Bridgestone set up a bio-rubber process research center in Mesa, AZ, and a 281-acre guayule R&D farm in Eloy, AZ, which started up in 2013. The goal of the farm is to produce seed for high-rubber-content guayule and work with independent guayule producers. Bridgestone also has a patented process (U.S. Pat. # 8815965) for “recovering rubber from natural latex” including guayule and TKS. In October this year Bridgestone announced that it had built passenger tires in Japan and in Italy with natural rubber components made 100% from guayule rubber. Bridgestone says the earliest guayule rubber will be in commercial tires is in the 2020s.
Internationally, the tire division of Continental AG in Hanover, Germany (www.continental-corporation.com), an automotive supplier, works with a consortium including the Fraunhofer Institute for Molecular Biology and Applied Ecology in Muenster, Germany (www.ime-fraunhofer.de) and the University of Muenster’s Institute for Plant Biology and Biotechnology (www.taraxagum.com). Apollo Vredestein B.V., Enschede, the Netherlands (www.apollovredestein.com), part of Apollo Tyres Ltd. in Gurgaon, India (www.apollotyres.com), works with the European Union’s EU-PEARLS (www.eu-pearls.eu) alternative rubber project on both guayule and dandelion rubber. Japanese tire maker Sumitomo Rubber Industries Ltd. in Kobe (www.srigroup.com) works on dandelion rubber with Kultevat Inc. in St. Louis, MO (www.kultevat.com), a startup founded in 2010. Kultevat partners with KeyGene N.V., a biotech company in Wageningen, the Netherlands (www.keygene.com), and with the Donald Danforth Plant Center in St. Louis (www.danforthcenter.org).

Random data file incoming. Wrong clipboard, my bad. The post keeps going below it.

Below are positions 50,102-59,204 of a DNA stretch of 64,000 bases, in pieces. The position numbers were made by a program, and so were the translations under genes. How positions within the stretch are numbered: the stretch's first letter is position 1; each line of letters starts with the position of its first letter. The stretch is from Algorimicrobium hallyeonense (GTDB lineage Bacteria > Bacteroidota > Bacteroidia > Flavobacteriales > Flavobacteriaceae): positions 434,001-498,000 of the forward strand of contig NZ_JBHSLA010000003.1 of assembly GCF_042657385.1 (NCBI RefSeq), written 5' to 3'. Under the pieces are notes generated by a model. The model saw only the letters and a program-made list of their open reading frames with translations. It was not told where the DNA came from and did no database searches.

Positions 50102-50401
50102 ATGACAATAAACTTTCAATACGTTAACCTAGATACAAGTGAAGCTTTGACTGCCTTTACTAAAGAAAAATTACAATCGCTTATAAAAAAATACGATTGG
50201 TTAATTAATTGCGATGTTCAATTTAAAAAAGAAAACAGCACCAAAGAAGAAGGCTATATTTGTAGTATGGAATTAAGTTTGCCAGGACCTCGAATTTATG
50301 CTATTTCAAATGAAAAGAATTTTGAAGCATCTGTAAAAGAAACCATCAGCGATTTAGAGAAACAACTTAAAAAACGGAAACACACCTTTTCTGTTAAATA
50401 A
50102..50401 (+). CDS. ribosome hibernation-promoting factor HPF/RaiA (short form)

USING ALTERNATIVE NATURAL RUBBER IN PLASTICS
Both guayule and dandelion rubber could be used to modify PP, says Deborah Mielewski, senior technical leader of sustainable materials and plastics research at Ford, which is working with both alternative rubbers to modify soft TPEs and rigid TPOs. At the Society of Plastic Engineers 2015 TPO Conference last September in Troy, MI, Ford reported testing new generation TPOs that combine recycled PP with guayule and dandelion rubber, reinforced with graphene nanoplatelets to meet specs for things like wheel lips and bumper covers. Guayule is available in larger quantities; dandelion rubber is currently only available in tiny amounts, researchers say.
A patent application (U.S. Pat. Applic. # 20150267015) from Ohio State’s Cornish on “Latex products containing fillers from waste” also reports promising blends of guayule rubber with a cross-linking agent like sulfur and unusual bio fillers like finely ground eggshells and tomato skin waste from catsup making. When the biomass/guayule blend was made into cast film (0.03 to 0.26 mm thick) and tested, it showed tensile strength over 24 MPa; elongation @ break over 750%; flexural modulus of 500%; and elongation of less than 5.5 MPa, the patent application says. Ohio State researchers also blended PLA and PHBV with up to 25% natural rubber, improving the biopolymers’ flexibility.